A typical privileged progressive is usually pretty well-off, usually white, and probably won’t be harmed in any way by a Trump presidency. They’re not Muslim, or refugees, or immigrants, so his xenophobia is offensive, yes, but not personally so. They treat women with respect, so Trump’s horrible misogyny is offensive, yes, but not personally so. They think Black Lives Matter, so Trump’s calling the BLM movement a terrorist organization is offensive, but not personally so. (source)

The thing is though, that I have seen progressives of all stripes indicate they have no desire to vote for Hillary Clinton in November. So it just seems like a really broad brush to paint a lot of people with. It also seems pretty cold and callous to presume that Trump’s xenophobia, sexism, or racism doesn’t rise to some level of ire that would force a Bernie supporter to line up behind Hillary. To me, there are two separate issues — Trump and Clinton. One doesn’t necessarily relate to the other, and part of me thinks there is far, far too much hand-wringing going on over what Donald can really do, but more on that later. Erin had another passage in which she further described a privileged progressive in her point of view.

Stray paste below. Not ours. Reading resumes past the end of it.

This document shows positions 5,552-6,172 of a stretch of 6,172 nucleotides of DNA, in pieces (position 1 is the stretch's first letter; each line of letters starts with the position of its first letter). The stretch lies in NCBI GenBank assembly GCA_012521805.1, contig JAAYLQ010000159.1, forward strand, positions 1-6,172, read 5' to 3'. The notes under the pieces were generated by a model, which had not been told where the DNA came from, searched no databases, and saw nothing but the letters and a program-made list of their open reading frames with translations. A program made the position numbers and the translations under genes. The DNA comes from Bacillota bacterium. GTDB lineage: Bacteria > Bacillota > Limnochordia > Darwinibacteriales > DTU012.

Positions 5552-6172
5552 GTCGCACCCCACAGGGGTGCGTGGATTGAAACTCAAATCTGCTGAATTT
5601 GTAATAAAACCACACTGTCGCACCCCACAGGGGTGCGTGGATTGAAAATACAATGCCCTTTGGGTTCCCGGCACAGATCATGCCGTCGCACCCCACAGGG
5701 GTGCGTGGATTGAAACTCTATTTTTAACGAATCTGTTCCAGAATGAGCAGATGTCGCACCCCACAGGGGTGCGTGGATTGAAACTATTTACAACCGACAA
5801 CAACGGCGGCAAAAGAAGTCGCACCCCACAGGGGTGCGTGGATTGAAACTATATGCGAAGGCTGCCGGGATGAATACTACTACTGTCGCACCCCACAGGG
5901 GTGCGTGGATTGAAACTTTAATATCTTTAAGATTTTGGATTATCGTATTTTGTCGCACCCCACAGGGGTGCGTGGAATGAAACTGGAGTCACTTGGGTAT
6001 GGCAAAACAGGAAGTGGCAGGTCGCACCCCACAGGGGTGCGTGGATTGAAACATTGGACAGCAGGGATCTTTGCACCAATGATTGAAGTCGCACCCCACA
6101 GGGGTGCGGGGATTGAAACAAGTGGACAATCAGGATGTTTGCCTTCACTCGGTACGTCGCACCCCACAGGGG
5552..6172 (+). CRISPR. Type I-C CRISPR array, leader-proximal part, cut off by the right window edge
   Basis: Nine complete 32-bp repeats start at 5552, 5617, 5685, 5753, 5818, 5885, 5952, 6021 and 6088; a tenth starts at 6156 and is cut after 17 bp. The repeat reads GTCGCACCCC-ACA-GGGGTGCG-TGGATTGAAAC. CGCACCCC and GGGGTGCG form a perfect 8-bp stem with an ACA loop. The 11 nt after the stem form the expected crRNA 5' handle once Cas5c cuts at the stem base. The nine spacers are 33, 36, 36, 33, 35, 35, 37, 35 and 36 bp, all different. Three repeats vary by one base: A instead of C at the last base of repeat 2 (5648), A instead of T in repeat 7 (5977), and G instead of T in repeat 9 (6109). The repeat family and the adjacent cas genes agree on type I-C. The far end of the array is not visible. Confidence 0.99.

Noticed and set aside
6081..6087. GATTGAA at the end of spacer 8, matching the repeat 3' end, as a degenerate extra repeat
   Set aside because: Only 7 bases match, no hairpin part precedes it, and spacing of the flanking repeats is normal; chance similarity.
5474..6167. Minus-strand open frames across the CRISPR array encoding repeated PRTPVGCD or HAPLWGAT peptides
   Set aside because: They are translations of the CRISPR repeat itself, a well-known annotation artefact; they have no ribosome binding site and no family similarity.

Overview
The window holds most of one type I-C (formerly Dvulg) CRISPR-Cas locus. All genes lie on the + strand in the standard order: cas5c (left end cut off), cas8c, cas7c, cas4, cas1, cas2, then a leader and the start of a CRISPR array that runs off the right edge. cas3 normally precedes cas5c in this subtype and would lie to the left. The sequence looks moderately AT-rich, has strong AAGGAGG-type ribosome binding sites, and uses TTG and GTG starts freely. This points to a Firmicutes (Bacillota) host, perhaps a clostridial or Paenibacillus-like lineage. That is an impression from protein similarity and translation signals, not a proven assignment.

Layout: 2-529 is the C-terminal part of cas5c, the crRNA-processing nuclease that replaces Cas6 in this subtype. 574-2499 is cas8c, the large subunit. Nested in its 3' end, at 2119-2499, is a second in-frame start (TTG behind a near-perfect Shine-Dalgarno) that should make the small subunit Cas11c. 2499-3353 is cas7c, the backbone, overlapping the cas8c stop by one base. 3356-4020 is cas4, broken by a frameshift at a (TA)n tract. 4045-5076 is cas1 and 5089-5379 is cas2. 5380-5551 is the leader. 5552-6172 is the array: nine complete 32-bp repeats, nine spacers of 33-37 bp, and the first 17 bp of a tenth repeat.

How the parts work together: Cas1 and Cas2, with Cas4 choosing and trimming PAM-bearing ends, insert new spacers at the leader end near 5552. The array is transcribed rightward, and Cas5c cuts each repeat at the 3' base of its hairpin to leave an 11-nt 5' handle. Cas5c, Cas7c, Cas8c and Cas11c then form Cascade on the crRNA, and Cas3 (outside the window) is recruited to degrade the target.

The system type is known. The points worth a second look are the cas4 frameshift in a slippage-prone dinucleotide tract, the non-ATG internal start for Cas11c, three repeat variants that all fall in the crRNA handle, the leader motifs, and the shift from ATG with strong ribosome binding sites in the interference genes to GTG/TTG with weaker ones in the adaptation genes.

Privileged progressives like Bernie Sanders because he hates the super-rich, even if they themselves are super-rich. It’s not them who are the problem; it’s the Walton family, and the Koch brothers. Heck, Bernie’s got a little money tucked away (in his wife’s name), but he’s rumpled and doesn’t dress fancy, so he’s just fine. (source)